The development of orthopaedic surgery in Singapore mirrors closely that of the US and UK. Before World War II (1939-1945) and up to the early 1950s, orthopaedic conditions were managed by general surgeons with an interest in musculoskeletal trauma and fractures. No systematic or structured programmes wereavailable, and equipment and instruments were crude.
It was only in 1951 that the practice was established as a separate clinical entity, and five years later in 1956 that the Department of Orthopaedic Surgery came into being. The first batch of local orthopaedic surgeons were trained in the 1950s, undergoing basic clinical training before proceeding to Britain for a postgraduate degree in the discipline.
In the 1950s, poliomyelitis was rampant, affecting many young children. Orthopaedic surgeons were involved in their rehabilitation, as doctors generally did not want to be involved in treating the disease and others such as tuberculosis, osteomyelitis, septic arthritis, and crippled children. In those days, orthopaedic surgeons also took charge of chronic ulcers and hand deformities in leprosy.
The department started to grow in stature and eminence after the late Professor N Balachandran took over in 1980. He spearheaded several service improvements for people with disabilities, spinal injuries, chronic sickness, and congenital deformities. He was also involved in setting up orthopaedic surgery departments in other hospitals, including Tan Tock Seng Hospital, Alexandra Hospital, and the now-defunct Toa Payoh Hospital, playing a crucial role in improving the practice in Singapore.
Importantly, Prof Bala placed great emphasis on teaching and training the next generation of specialists so that patients could benefit from better care. That legacy continues today. Not only is SGH’s Department of Orthopaedic Surgery the oldest in Singapore, it is today the largest and most established orthopaedic department in the country. It boasts seven orthopaedic subspecialties, oncluding spine, adult reconstruction, sports medicine, trauma, musculoskeletal tumour, foot and ankle, and acute care. Two subspecialties have also been spun off into full departments in recent years — Hand and Reconstructive Microsurgery, and Plastic, Reconstruction and Aesthetic Surgery.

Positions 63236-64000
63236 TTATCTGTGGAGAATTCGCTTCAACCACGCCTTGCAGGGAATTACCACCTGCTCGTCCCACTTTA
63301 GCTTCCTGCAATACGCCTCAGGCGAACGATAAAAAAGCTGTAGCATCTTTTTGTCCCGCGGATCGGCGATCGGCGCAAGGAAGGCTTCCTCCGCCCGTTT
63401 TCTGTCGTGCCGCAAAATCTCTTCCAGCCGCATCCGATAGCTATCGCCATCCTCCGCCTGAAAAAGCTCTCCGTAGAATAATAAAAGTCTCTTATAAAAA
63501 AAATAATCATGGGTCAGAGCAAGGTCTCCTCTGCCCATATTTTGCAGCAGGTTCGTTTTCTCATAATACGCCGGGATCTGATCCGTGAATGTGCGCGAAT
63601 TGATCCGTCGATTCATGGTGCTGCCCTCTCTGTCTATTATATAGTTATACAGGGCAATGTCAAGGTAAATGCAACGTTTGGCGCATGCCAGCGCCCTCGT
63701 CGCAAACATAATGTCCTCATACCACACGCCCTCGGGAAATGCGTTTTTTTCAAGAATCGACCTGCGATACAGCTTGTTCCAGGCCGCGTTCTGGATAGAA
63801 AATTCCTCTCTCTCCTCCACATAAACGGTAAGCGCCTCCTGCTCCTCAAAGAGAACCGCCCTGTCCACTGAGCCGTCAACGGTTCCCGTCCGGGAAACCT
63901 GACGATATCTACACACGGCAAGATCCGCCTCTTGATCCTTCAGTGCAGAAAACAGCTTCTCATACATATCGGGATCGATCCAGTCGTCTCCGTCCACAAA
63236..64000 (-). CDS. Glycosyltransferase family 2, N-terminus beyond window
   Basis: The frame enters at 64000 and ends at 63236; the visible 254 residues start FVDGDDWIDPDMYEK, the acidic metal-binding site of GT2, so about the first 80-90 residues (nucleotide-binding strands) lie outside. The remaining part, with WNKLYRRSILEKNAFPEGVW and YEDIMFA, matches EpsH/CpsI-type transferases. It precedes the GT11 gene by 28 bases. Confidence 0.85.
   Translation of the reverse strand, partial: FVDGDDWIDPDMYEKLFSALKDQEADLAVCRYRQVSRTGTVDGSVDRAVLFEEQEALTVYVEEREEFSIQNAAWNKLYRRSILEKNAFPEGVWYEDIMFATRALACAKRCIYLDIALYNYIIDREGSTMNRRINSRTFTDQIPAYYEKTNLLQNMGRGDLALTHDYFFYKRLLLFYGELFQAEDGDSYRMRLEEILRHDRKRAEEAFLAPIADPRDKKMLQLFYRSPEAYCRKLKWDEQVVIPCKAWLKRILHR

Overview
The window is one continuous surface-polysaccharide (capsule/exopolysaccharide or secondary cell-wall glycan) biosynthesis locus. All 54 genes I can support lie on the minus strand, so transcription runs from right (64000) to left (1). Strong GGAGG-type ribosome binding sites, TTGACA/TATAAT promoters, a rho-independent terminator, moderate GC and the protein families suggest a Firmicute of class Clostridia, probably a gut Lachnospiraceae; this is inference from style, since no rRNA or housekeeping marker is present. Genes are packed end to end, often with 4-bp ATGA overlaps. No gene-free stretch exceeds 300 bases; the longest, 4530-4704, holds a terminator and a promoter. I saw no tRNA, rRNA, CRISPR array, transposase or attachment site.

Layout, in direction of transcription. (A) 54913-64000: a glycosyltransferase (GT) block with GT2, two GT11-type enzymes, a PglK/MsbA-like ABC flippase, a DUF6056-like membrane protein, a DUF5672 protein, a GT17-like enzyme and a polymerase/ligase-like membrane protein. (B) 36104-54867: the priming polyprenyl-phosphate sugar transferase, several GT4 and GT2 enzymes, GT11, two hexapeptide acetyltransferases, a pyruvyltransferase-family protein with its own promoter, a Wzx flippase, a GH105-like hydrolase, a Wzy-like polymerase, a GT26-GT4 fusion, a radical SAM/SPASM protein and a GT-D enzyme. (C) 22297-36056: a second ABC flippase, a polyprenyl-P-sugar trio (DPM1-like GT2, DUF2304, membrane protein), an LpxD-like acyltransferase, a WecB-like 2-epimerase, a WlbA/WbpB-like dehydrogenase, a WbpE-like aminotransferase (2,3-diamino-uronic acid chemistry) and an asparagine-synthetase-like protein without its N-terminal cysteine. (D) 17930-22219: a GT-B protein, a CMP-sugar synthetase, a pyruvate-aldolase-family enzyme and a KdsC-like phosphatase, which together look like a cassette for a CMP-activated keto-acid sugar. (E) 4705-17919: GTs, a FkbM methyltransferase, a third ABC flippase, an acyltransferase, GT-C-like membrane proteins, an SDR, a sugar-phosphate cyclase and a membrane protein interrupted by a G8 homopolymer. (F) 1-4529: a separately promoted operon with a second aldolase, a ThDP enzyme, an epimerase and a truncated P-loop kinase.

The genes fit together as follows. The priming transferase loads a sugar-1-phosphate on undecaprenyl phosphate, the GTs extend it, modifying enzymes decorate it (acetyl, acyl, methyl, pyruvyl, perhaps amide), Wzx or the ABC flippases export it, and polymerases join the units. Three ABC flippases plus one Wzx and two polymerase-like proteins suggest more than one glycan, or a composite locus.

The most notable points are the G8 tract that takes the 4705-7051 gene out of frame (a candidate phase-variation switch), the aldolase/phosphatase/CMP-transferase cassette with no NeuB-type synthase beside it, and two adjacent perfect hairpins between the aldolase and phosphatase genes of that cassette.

The department is at the forefront of research and innovative processes, harnessing technology and partnering leading biomedical companies to improve patient care. The department’s specialists have been quick to introduce and adopt new technologies in orthopaedics, such as artificial intelligence and 3D printing, scoring many firsts in the country and region. Not surprisingly, the department is recognised as the leading centre for minimally invasive orthopaedic and robotic surgery.
Indeed, given its size as well as the breadth and depth of its clinical services and experience, the department is well placed to lead in using such technology responsibly. Through well-designed clinicalpathways and care integration, it is the only orthopaedic department internationally to offer a unique suite of clinically audited presurgery, surgery, and post-surgery care programmes.
A recent initiative is the same-day discharge for some hip replacement patients, which cuts short a typically three-to-four day hospital stay and lowers costs for patients. More of such short-stay procedures are expected to become available, benefitting patients undergoing other orthopaedic procedures. The department sees up to a quarter of Singapore’s orthopaedic patients, handles more than 126,000 outpatient visits a year, and performs over 8,000 surgeries annually.
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